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Interactivity in Online Assessment in Science

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conference contribution
posted on 19.05.2006, 15:28 by Geoffrey Crisp
The ability of students to interact with teaching material is a key feature adopted by academic staff and publishers as a method to enhance student interest when using resources prepared for web delivery. Multimedia presentations are also frequently used in university courses and students usually respond favorably to well prepared, visually stimulating material. It should be possible to use this same approach to enliven both formative and summative assessment tasks that are delivered via the web. We are developing modules for online assessment using the commercial package TestPilot []. In particular, we are incorporating freeware or shareware java applets into student assessment tasks. Our goal is to enhance the experience and performance of students undertaking any form of online assessment or web-based, interactive activity by providing a suite of tested applications that can be embedded into the assessment or online activity. Although browser plugins may be used for providing interactivity in web pages through packaged applications, we have found this is distracting for students who may not have the appropriate version on their home computer. This paper discusses the criteria we are currently using to assess existing java applets for incorporation into online assessment in science subjects. We will present examples of java applets in tests and present details of the advantages and disadvantages of using these applets in different browsers and on different platforms. The approach we are taking is not dependent on the commercial software we are using to deliver the online tests, but would be applicable to many of the online assessment tools available.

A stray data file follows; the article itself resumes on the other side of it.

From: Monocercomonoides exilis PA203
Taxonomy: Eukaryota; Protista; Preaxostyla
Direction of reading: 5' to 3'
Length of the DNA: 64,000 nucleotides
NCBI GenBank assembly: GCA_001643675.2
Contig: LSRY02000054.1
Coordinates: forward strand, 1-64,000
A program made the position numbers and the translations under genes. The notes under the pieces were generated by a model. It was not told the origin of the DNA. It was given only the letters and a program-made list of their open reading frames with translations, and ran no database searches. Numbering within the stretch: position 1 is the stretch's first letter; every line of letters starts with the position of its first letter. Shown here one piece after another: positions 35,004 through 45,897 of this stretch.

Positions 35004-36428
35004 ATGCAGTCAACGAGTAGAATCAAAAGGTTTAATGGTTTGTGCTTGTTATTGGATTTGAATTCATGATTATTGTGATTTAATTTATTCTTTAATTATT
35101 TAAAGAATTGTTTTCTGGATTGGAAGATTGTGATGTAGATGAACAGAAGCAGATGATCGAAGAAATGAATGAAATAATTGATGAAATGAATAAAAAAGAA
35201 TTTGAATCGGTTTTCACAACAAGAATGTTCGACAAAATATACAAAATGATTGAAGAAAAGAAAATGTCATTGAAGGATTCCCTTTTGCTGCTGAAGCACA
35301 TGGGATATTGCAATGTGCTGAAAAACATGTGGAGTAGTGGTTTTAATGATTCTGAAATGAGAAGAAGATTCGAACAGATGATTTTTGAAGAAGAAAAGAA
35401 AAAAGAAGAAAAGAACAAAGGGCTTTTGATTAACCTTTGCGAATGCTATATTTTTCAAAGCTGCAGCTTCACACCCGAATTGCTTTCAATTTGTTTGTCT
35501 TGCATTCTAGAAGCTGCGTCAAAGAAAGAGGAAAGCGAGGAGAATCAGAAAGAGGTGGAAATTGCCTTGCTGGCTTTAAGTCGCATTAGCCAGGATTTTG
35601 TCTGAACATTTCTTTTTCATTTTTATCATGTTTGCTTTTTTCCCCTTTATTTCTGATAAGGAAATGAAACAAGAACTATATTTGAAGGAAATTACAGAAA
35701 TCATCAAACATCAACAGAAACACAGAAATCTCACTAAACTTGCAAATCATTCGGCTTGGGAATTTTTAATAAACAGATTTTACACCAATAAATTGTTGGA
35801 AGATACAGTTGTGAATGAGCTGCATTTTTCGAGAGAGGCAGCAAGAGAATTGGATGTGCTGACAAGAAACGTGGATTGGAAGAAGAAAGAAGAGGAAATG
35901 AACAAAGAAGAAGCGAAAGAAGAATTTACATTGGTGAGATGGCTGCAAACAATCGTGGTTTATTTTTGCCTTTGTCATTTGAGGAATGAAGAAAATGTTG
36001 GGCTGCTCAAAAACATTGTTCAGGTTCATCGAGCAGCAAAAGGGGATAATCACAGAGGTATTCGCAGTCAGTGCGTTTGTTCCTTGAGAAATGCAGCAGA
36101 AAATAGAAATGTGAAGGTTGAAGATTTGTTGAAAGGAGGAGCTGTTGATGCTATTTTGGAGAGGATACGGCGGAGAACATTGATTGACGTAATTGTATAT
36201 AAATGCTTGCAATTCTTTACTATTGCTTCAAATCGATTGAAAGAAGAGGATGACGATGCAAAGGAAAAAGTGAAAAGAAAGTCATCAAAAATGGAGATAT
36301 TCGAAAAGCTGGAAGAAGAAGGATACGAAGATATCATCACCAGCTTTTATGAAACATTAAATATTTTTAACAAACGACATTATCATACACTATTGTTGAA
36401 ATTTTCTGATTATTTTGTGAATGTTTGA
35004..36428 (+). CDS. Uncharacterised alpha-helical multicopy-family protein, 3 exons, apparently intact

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CRISP, G., 2001. Interactivity in Online Assessment in Science . Proceedings of the 5th CAA Conference, Loughborough: Loughborough University


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